By David Fitzpatrick and Drew Griffin, CNN Investigations
Tue May 17, 2016
The CEO and founder of the National Vietnam Veterans Foundation, himself a veteran, is J. Thomas Burch, who is also a federal employee working as an attorney for the Department of Veterans Affairs. Burch is deputy director in the VA's Office of General Counsel, where he pulled down $127,000 in salary in 2014.Washington (CNN)At first glance, the National Vietnam Veterans Foundation is a roaring success. According to its tax filings, the charity has received more than $29 million in donations from generous Americans from 2010 to 2014 for what it calls on its website "aiding, supporting and benefiting America's veterans and their families."
But look a little closer on those same filings and you can see that nearly all of those donations have been cycled back to telemarketers, leaving less than 2 percent for actual veterans and veterans' charitable causes.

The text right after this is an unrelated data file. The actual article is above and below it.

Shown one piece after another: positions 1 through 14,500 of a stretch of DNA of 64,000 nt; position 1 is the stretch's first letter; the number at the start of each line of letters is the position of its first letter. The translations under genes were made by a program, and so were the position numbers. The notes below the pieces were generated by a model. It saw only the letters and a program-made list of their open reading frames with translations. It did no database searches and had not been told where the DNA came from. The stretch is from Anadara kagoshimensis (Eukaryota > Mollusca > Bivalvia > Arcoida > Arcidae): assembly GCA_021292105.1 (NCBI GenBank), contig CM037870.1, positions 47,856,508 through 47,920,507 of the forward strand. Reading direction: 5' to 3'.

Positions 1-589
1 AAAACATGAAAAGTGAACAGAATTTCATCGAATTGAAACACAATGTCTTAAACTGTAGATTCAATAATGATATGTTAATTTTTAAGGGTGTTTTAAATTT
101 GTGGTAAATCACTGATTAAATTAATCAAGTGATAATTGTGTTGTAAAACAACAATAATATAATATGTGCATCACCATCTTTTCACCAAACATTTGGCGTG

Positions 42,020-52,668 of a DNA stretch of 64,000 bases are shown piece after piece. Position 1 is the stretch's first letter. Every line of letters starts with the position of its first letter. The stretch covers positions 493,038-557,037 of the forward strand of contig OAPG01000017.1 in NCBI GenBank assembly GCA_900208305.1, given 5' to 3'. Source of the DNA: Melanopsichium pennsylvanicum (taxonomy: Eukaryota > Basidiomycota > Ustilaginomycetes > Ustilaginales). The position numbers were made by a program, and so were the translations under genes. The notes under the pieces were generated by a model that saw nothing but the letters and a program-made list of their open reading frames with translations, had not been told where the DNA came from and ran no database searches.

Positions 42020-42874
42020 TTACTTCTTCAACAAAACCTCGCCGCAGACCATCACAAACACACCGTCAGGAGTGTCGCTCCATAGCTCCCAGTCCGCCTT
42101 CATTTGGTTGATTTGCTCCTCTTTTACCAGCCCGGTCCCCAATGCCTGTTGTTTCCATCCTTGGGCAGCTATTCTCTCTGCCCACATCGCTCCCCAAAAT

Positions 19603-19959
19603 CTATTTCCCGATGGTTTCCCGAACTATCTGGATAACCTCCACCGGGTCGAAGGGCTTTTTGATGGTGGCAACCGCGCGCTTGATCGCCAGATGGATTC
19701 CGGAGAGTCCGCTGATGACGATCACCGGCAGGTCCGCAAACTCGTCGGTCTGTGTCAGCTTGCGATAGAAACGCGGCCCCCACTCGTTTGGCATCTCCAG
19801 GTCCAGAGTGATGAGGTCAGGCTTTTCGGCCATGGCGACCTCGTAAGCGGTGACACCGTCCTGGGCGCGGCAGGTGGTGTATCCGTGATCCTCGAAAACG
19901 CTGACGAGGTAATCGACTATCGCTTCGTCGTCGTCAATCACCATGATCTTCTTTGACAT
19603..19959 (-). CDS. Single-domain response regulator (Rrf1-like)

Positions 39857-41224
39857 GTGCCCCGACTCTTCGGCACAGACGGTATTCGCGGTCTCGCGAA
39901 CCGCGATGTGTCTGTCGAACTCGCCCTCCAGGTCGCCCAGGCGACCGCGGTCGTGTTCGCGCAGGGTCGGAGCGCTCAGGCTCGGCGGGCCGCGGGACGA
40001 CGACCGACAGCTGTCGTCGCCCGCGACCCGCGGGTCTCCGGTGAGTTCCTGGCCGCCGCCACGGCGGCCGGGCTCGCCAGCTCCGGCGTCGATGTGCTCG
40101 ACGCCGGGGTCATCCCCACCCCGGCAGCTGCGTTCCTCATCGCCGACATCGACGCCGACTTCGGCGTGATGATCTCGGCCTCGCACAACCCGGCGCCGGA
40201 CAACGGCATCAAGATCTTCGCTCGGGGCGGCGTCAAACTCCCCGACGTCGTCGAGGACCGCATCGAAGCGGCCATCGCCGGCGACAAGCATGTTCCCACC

That's why Charity Navigator, one of the nation's largest and most influential charity watchdog organizations, has given the charity a "zero" out of four stars for those same four years.
"It's a zero-star organization and you can't go lower than that," says Michael Thatcher, Charity Navigator's CEO. "They don't have an independent board of directors, they actually don't even have a comprehensive board of directors -- only three members on the board at this point in time and some of them are family. So one can say, is this representative of an independent board? It's not."
The charity's most recently filed tax return, for 2014, lists a catalogue of expenses paid for by donations: including $133,000 for travel, $21,000 for unnamed "awards", $70,000 for a category described as "other expenses" and even a little more than $8,000 for parking.
read more here